Times are tough and likely to get tougher for many folks. But there is a ray of hope for some job seekers: the IRS.
"Benjamin Franklin said that nothing in this world is certain except death and taxes. When death is not an option and the world is maximizing the uncertainty, taxes look like an intriguing career alternative," writes New York Times reporter James Barron.
In his article "In Bleak Times, the I.R.S. Looks Good," Barron reports on a job fair this week at the federal office building in Manhattan:
"An hour before the fair was scheduled to begin, the crowd began lining up — recently laid-off Wall Street types in charcoal-gray pinstripe suits and trench coats; less formally dressed people; a woman with a new accounting degree on her résumé and a 14-month-old baby in a stroller."
OK, the kid wasn't there for a job, but work-life balance apparently was one of the pitches made to encourage people to become IRS employees.
It's not just in New York that the IRS is seeking new personnel. As the postcard below, sent to Austin-area residents, indicates, my local IRS office is looking for seasonal employees.
Such solicitations aren't new. A couple of years ago, I blogged about the IRS' local recruiting effort.
Working for the IRS might not be your dream job. And it might not be one you want to talk about at social gatherings. But for some folks, it could be a welcome employment option.
And it certainly works out well for Uncle Sam, who's assured of getting back a chunk of your paycheck.
Of course, there are a couple of strings attached.
First, your job search must be for work in the same field. The IRS isn't going to subsidize your career change.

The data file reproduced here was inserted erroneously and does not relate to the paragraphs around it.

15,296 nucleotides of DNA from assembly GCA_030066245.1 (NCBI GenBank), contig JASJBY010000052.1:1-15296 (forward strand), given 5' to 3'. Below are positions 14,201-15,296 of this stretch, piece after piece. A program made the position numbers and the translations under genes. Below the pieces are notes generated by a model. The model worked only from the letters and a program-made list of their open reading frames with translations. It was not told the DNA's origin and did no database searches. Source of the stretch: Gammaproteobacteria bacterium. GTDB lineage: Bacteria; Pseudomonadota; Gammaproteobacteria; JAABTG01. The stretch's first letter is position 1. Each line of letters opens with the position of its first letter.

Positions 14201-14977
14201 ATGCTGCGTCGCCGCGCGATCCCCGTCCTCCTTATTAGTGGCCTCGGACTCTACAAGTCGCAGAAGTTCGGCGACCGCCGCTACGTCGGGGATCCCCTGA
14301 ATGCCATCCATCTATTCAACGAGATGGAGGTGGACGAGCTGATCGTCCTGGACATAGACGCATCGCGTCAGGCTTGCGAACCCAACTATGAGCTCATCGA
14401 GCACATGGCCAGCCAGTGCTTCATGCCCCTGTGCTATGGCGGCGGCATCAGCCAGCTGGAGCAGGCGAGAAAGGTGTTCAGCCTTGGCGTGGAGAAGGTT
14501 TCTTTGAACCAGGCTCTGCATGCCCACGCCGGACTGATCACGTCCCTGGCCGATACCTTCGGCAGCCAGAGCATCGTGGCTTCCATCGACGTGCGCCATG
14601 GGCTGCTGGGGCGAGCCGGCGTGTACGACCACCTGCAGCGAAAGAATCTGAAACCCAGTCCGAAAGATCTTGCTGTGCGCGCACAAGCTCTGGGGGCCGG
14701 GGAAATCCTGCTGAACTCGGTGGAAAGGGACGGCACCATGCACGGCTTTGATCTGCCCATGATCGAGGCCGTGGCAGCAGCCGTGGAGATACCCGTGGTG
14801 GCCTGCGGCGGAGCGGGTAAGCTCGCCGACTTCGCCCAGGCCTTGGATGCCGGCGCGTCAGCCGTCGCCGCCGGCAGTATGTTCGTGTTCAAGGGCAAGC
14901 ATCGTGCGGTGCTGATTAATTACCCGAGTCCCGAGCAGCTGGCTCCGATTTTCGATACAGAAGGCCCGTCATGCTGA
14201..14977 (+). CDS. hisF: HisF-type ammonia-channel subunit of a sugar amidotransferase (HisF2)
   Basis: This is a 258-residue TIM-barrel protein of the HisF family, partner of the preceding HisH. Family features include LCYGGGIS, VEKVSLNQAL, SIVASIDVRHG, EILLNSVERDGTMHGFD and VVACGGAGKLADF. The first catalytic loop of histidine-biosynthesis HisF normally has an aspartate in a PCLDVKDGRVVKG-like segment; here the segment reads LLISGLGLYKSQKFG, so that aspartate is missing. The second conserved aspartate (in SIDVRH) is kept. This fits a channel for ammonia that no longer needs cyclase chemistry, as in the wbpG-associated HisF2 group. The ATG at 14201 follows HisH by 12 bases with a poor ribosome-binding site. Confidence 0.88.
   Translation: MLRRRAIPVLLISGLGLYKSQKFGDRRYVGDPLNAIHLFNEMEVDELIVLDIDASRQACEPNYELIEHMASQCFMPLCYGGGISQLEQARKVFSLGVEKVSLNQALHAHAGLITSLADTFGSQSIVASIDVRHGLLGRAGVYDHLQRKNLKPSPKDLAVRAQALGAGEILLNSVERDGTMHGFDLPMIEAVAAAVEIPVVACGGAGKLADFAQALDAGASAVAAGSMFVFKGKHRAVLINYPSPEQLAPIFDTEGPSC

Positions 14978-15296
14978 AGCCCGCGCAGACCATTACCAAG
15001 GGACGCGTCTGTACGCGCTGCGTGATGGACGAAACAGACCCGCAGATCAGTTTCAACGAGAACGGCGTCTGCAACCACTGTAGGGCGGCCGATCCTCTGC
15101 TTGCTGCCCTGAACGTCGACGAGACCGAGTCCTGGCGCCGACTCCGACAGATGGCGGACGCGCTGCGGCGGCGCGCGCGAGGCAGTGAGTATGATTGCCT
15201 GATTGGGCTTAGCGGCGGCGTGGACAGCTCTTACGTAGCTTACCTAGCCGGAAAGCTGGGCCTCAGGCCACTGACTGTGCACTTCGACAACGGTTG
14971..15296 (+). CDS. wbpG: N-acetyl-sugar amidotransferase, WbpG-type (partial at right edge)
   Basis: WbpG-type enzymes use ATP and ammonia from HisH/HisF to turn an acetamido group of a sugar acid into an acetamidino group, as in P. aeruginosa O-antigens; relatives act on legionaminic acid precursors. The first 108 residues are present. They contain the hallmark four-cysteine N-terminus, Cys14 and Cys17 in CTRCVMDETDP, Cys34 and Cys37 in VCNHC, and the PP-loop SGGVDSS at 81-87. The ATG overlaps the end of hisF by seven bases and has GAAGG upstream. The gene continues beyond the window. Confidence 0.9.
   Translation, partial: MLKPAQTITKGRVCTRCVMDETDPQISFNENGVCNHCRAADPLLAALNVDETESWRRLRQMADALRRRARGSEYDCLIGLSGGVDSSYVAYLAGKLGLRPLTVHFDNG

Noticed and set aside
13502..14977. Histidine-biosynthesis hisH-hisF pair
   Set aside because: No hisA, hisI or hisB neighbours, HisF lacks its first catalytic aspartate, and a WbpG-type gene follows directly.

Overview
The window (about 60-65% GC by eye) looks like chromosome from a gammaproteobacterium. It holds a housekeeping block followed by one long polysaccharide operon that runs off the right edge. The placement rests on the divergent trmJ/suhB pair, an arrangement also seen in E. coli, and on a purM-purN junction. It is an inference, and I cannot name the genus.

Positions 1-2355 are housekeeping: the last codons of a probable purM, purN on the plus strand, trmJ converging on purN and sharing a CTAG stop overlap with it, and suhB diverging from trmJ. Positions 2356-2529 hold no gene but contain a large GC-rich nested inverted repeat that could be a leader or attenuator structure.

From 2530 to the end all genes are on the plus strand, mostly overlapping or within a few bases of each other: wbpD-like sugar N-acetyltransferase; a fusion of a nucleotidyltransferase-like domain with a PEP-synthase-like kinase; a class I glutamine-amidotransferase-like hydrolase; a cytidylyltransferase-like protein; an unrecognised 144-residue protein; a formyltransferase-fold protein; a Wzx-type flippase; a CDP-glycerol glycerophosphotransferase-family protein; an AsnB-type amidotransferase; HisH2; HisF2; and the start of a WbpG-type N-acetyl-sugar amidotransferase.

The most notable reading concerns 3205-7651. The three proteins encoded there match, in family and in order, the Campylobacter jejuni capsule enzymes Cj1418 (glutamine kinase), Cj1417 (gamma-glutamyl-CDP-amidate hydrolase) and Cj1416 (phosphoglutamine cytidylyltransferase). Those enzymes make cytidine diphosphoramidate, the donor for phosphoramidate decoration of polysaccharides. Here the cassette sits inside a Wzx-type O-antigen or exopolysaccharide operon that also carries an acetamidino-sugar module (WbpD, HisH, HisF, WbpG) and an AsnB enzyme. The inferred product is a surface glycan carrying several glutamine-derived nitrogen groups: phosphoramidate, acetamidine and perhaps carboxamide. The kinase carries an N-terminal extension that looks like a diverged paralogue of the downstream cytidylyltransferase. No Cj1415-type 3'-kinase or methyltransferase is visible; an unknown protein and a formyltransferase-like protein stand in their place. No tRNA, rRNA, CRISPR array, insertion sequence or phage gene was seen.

I know, that standard doesn't seem quite right, especially in this economy. With so many jobs having been eliminated in various sectors (cough, cough, banking, cough), there are only so many openings to go around. Maybe if we all point this out to the IRS and our members of Congress, that rule might eventually be changed.
But for now, deductible expenses must be incurred while searching for a job in the same area.
Also, you have to itemize. Even then, you might not have enough job search expenses to deduct.
These costs are reported as part of the miscellaneous expenses section of Schedule A. You can only deduct the amount of these expenses that are greater than
That means if you have an AGI of $30,000, your miscellaneous expenses must be more than $600. And only that amount in excess of $600 counts.
If, in this case, your miscellaneous expenses come to $599, you're out of deduction luck. If they come to $605, you can only deduction $5.
The good thing here is that there are lots of other miscellaneous items you might be able to add so that you get a decent deductible amount. Things like subscriptions to professional journals and training seminars you paid for at your previous job.